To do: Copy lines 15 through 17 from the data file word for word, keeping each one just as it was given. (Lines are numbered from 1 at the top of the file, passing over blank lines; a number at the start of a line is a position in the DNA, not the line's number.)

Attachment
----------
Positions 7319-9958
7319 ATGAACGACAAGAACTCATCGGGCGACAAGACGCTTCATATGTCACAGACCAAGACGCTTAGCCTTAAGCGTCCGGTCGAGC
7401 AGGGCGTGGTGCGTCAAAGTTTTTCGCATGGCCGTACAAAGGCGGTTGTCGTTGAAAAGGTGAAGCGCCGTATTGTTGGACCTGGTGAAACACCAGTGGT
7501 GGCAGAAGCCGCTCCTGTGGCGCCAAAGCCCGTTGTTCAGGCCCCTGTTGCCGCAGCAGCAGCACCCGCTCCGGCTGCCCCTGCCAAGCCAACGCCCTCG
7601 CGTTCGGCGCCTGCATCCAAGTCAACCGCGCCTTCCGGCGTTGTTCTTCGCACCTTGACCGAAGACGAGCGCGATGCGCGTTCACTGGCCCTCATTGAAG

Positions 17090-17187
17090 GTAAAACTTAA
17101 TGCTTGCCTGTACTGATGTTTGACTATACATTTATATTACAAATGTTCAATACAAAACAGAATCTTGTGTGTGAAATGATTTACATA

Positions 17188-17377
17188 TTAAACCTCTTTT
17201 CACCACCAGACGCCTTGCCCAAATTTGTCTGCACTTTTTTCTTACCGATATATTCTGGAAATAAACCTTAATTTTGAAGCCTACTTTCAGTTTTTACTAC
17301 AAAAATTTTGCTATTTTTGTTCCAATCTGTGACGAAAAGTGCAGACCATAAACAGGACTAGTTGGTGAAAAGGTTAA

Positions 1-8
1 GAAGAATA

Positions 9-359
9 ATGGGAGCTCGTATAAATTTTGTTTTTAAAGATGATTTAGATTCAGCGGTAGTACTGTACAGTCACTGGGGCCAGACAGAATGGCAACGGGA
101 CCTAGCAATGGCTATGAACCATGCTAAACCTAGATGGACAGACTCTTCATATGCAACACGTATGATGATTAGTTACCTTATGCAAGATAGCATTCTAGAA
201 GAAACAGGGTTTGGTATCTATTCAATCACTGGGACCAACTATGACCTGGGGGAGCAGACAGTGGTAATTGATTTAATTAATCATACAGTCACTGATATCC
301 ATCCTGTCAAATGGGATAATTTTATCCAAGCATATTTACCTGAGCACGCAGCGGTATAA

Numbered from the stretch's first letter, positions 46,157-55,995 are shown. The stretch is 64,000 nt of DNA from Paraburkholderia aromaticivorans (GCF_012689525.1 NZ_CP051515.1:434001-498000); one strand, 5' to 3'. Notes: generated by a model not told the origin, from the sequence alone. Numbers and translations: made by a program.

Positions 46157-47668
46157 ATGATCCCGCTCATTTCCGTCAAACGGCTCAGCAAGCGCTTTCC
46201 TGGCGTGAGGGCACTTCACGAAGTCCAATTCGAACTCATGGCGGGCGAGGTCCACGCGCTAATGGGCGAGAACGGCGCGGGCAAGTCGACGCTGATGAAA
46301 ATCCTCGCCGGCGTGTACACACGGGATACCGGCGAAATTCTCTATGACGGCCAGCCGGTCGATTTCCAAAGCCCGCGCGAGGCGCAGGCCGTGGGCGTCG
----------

Positions 9-359
9 ATGGGAGCTCGTATAAATTTTGTTTTTAAAGATGATTTAGATTCAGCGGTAGTACTGTACAGTCACTGGGGCCAGACAGAATGGCAACGGGA
101 CCTAGCAATGGCTATGAACCATGCTAAACCTAGATGGACAGACTCTTCATATGCAACACGTATGATGATTAGTTACCTTATGCAAGATAGCATTCTAGAA